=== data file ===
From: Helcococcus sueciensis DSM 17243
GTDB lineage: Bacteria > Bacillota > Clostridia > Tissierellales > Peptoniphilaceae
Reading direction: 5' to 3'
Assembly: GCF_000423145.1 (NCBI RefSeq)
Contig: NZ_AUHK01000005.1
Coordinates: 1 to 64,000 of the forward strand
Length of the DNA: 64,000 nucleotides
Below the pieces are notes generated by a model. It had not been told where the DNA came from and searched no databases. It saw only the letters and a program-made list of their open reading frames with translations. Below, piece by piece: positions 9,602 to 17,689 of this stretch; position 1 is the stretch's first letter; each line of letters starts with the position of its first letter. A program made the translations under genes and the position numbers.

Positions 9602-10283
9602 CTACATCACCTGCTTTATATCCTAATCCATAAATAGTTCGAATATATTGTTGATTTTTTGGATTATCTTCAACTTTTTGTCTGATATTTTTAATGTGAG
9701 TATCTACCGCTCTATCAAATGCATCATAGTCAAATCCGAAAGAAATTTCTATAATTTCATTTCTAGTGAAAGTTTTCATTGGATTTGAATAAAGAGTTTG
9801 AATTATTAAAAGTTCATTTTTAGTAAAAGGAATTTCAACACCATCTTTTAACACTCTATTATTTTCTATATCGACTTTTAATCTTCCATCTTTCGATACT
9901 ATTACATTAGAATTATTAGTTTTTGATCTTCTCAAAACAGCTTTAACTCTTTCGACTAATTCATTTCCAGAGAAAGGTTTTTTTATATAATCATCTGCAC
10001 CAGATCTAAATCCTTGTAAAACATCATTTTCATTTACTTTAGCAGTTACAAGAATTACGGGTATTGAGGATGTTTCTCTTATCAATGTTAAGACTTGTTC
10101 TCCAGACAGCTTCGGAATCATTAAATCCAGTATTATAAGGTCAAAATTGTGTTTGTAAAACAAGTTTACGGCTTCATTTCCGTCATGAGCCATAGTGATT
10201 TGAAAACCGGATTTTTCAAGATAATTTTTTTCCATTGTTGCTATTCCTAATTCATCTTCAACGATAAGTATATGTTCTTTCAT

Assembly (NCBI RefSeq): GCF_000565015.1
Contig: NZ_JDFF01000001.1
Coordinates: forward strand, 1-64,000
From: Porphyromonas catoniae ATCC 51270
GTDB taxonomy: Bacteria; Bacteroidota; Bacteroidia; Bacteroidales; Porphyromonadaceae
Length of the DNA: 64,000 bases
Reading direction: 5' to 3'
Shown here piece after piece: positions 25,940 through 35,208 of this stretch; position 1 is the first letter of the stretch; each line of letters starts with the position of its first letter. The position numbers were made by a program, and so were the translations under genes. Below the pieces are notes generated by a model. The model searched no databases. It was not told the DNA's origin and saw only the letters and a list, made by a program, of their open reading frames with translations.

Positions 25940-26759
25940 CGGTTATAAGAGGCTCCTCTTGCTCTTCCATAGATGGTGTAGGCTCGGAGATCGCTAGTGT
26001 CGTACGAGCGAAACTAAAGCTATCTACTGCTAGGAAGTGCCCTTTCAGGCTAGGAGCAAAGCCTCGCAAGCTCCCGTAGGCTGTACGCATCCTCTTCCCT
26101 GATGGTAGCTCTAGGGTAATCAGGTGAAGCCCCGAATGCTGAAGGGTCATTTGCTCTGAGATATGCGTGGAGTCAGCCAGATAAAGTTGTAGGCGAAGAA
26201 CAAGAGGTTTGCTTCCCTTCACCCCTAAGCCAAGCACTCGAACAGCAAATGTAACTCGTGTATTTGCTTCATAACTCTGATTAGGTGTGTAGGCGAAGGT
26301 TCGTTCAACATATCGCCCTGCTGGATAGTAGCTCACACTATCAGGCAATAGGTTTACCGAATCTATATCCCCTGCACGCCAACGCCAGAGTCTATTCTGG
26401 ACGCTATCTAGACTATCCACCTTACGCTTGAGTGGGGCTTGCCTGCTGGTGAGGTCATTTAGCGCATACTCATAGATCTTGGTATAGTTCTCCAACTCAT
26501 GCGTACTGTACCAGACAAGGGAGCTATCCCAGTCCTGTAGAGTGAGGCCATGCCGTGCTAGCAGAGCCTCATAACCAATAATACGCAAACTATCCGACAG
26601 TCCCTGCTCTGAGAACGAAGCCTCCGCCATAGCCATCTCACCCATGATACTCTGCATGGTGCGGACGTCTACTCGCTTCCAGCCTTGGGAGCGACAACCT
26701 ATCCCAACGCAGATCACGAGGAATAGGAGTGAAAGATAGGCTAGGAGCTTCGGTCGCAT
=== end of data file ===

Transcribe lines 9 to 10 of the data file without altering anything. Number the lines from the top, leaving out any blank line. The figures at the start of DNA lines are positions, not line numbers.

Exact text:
Positions 9602-10283
9602 CTACATCACCTGCTTTATATCCTAATCCATAAATAGTTCGAATATATTGTTGATTTTTTGGATTATCTTCAACTTTTTGTCTGATATTTTTAATGTGAG